Dendritic cells retrovirally transduced with a model antigen gene are therapeutically effective against established pulmonary metastases

Jennifer M. Specht, Gang Wang, My T. Do, John S. Lam, Richard E. Royal, Mark E. Reeves, Steven A. Rosenberg, Patrick Hwu

Research output: Contribution to journalArticlepeer-review

Abstract

Dendritic cells (DCs) are bone marrow-derived leukocytes that function as potent antigen presenting cells capable of initiating T cell-dependent responses from quiescent lymphocytes. DC pulsed with tumor-associated antigen (TAA) peptide or protein have recently been demonstrated to elicit antigen- specific protective antitumor immunity in a number of murine models. Transduction of DCs with TAA genes may allow stable, prolonged antigen expression as well as the potential for presentation of multiple, or unidentified, epitopes in association with major histocompatibility complex class I and/or class II molecules. To evaluate the potential efficacy of retrovitally transduced DCs, bone marrow cells harvested from BALB/c mice were transduced with either a model antigen gene encoding β-galactosidase (β-gal) or a control gene encoding rat HER-2/neu (Neu) by coculture with irradiated ecotropic retroviral producer lines. Bone marrow cells were differentiated into DC in vitro using granulocyte/macrophage colony- stimulating factor and interleukin-4. After 7 d in culture, cells were 45- 78% double positive for DC phenotypic cell surface markers by FACS® analysis, and DC transduced with β-gal were 41-72% positive for β-gal expression by X-gal staining. In addition, coculture of β-gal transduced DC with a β-gal-specific T cell line (CTLx) resulted in the production of large amounts of interferon-γ demonstrating that transduced DCs could process and present endogenously expressed β-gal. DC transduced with β-gal and control rat HER-2/neu were then used to treat 3-d lung metastases in mice bearing an experimental murine tumor CT26.CL25, expressing the model antigen, β-gal. Treatment with β-gal transduced DC significantly reduced the number of pulmonary metastatic nodules compared with treatment with Hank's balanced salt solution or DCs transduced with rat HER-2/neu. In addition, immunization with β-gal-transduced DCs resulted in the generation of antigen-specific cytotoxic T lymphocytes (CTLs), which were significantly more reactive against relevant tumor targets than CTLs generated from mice immunized with DCs pulsed with the L(d)-restricted β-gal peptide. The results observed in this rapidly lethal tumor model suggest that DCs transduced with TAA may be a useful treatment modality in tumor immunotherapy.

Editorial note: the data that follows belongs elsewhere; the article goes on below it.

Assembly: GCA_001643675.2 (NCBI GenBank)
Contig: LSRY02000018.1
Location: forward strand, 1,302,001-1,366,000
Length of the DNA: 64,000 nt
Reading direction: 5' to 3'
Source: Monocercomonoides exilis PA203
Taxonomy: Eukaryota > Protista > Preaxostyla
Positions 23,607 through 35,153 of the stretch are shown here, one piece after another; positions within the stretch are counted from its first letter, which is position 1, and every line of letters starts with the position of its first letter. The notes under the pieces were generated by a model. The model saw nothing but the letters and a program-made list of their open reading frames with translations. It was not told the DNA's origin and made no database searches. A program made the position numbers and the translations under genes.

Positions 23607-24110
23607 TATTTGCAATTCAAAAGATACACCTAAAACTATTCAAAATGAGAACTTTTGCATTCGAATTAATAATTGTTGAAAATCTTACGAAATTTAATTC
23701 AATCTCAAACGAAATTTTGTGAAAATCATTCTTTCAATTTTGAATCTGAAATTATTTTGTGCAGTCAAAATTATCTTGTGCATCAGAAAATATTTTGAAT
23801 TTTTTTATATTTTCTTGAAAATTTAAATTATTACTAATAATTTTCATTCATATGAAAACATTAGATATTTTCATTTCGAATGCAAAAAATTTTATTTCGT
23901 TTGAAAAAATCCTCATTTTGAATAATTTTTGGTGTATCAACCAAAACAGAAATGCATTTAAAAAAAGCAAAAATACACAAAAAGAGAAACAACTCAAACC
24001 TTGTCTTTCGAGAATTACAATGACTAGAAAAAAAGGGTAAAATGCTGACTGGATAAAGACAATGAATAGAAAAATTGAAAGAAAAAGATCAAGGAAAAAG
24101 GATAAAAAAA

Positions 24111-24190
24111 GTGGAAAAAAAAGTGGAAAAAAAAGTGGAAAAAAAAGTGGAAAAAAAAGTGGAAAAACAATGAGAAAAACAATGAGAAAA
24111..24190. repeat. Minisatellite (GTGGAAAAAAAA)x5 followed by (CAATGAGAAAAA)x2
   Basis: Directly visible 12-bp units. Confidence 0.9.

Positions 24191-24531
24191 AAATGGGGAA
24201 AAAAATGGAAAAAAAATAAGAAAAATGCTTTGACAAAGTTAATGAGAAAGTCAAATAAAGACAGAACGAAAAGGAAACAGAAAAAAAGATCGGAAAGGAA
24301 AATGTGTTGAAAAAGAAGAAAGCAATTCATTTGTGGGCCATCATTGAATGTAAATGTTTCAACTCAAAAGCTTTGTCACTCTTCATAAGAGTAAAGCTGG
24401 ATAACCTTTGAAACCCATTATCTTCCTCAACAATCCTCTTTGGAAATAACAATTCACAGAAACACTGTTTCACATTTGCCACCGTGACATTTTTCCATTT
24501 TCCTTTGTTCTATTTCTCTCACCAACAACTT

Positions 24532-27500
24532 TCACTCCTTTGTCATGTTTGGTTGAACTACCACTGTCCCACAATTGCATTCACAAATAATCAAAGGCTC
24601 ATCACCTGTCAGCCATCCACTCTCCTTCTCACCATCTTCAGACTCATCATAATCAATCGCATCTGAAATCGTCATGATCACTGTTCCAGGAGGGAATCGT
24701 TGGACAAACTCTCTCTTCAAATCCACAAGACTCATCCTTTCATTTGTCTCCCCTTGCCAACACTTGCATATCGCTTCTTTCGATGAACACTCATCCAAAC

Original languageEnglish (US)
Pages (from-to)1213-1221
Number of pages9
JournalJournal of Experimental Medicine
Volume186
Issue number8
DOIs
StatePublished - Oct 20 1997

ASJC Scopus subject areas

  • Immunology and Allergy
  • Immunology

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